The Fix: Occupy Wall Street

Is Occupy Wall Street late to the game?

Occupy Wall Street protesters across the country are giving big business a hard time, but a new poll suggests they might have missed their window.

With Wall Street’s foibles in the latter part of last decade starting to fade a bit from memory, Americans are increasingly likely to attribute the country’s problems to big government rather than big business, according to a new Gallup poll.
Occupy Wall Street activists march during a tour of foreclosed homes in the East New York neighborhood of the Brooklyn borough of New York last week. (AP Photo/Mary Altaffer)

The poll shows 64 percent of Americans say “big government” is the biggest threat to the country, while just 26 percent say it’s “big business” and 8 percent say it’s “big labor.”

That figure for big business is about as low as it was before the economy collapsed in 2008, and those who say big government is the biggest threat is near a historic high.

Which suggests that the tea party might well have beaten Occupy Wall Street to the punch after the economic collapse, and that Occupy Wall Street might have missed its best chance to really catch fire.

Continue Reading »

How evictions could help — or hurt — Occupy Wall Street

How evictions could help — or hurt — Occupy Wall Street

Early this morning, police in New York forcibly evicted Occupy Wall Street protesters from their encampment in Zuccotti Park.

The move followed Occupy evictions across the country. Over the past few days, they were removed from parks in Albany, Chapel Hill, Denver, Oakland, Portland and Salt Lake City. Philadelphia Mayor Michael Nutter, who had previously been cooperative with protesters, said Sunday that “we’re re-evaluating our entire relationship.”

Continue Reading »

Occupy movement could be damaged by violent clashes

Occupy movement could be damaged by violent clashes

New Post polling shows the Occupy Wall Street movement could be a boon for Democrats in 2012. But violent clashes with the police at Occupy Oakland, along with arrests elsewhere, raise questions about how long the movement can last — and whether its message will be muddled by violence.

As police start ousting protesters, a disparate movement — one that has been embraced by many Democratic politicians and labor organizations — is struggling to respond.

Continue Reading »

How the Occupy Wall Street movement could help Democrats

The Occupy Wall Street movement is very much in its infancy, and many Americans still don’t know what to think of it. But there is also growing evidence that it could become a boon to Democrats.

A new CBS News-New York Times poll shows 43 percent of people agree with the aims of the movement, while just 27 percent say they disagree.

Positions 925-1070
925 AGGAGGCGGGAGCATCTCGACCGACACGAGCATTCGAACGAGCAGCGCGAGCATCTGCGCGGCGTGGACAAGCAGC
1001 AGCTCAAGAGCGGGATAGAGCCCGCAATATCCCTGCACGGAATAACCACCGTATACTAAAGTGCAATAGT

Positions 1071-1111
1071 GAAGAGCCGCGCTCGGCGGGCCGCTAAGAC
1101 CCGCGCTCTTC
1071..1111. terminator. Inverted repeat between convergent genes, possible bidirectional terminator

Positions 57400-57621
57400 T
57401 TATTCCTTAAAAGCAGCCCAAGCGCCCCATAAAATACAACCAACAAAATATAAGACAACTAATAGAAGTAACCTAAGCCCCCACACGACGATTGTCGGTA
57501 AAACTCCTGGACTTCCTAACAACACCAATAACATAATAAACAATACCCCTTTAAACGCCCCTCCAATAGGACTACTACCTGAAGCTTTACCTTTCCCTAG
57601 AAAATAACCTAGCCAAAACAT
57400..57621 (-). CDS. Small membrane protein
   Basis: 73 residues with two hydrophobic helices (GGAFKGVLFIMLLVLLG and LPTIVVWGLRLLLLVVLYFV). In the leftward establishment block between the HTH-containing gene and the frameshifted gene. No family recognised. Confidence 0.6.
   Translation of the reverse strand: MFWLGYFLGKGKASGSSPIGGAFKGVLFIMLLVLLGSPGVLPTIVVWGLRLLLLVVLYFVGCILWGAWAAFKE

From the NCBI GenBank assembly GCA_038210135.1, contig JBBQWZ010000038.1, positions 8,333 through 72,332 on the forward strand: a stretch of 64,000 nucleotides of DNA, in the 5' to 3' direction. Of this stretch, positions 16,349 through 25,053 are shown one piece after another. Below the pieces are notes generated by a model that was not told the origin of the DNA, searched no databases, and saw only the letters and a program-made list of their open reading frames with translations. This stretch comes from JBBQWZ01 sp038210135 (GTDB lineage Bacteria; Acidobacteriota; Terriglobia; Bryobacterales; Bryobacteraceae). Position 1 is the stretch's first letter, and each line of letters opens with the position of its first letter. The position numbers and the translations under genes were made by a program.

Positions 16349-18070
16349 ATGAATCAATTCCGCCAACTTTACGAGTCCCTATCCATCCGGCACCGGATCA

Occupy Wall Street demonstrator Dan Bulleti holds a sign in Zuccotti Park along with members of the Occupy Wall Street movement before they marched to the Brooklyn Bridge early this month. (Mario Tama/Getty Images)

That’s a good start, and if the movement can help turn the 2012 election into a populist uprising against the moneyed classes, it could play right into Democratic hands — particularly at a time when the Democrats need more enthusiasm.

Continue Reading »

Is Occupy Wall Street overblown?

Is Occupy Wall Street overblown?

Just how closely is the American public watching the ongoing “Occupy Wall Street” protests going on in New York City and around the country? Not very, according to new data from the Pew Research Center.

Just 17 percent said they were following the protests “very closely”. Independents — at 19 percent — were keeping the closest eye on the “Occupy” efforts while just 12 percent of Republicans did the same.

Continue Reading »

Afternoon Fix: Carney, Cantor spar on ‘Occupy Wall Street’

White House calls Eric Cantor hypocritical on Wall Street protests, Mitt Romney says his wife tells him he’s less awkward than he used to be, and another Democrat has dropped out in Massachusetts.

Make sure to sign up to get “Afternoon Fix” in your e-mail inbox every day by 5 (ish) p.m.!

Continue Reading »

Afternoon Fix: Cain says ‘If you’re not rich, blame yourself’

Herman Cain is not going to occupy Wall Street, a former McCain aide based a mentally ill character in her book on Sarah Palin, Gabrielle Giffords is headed back to Washington and Hoekstra raised a million.

Make sure to sign up to get “Afternoon Fix” in your e-mail inbox every day by 5 (ish) p.m.!

Continue Reading »

Professional left hopes ‘Occupy Wall Street’ not the end

The ‘Occupy Wall Street’ protest movement is already being described as a liberal tea party movement. Unions have quickly endorsed and pledged to join the protesters, but they also want this momentum to spill over into their own activism. Whether it will is unclear.

For months, former Obama administration official Van Jones has been trying to rally liberals under a common banner, one that could counter the tea party. The American Dream Movement was created, and a contract or legislative platform was born, with input from hundreds of thousands.Yet since its launch, the liberal contract has gotten little attention outside the groups involved in writing it.

Continue Reading »

Occupy Wall Street protests, yet another sign of voter frustration?

Occupy Wall Street protests, yet another sign of voter frustration?

The rising protests in America’s financial sectors — known, broadly, as “Occupy Wall Street — are the latest tangible evidence of the American public’s growing distrust and frustration with the major institutional pillars of the country.

While the “Occupy Wall Street” movement lacks a specific set of commonly-held beliefs, the protesters are united in anger against what they perceive to be a sense that America — and its priorities — are off track.

Continue Reading »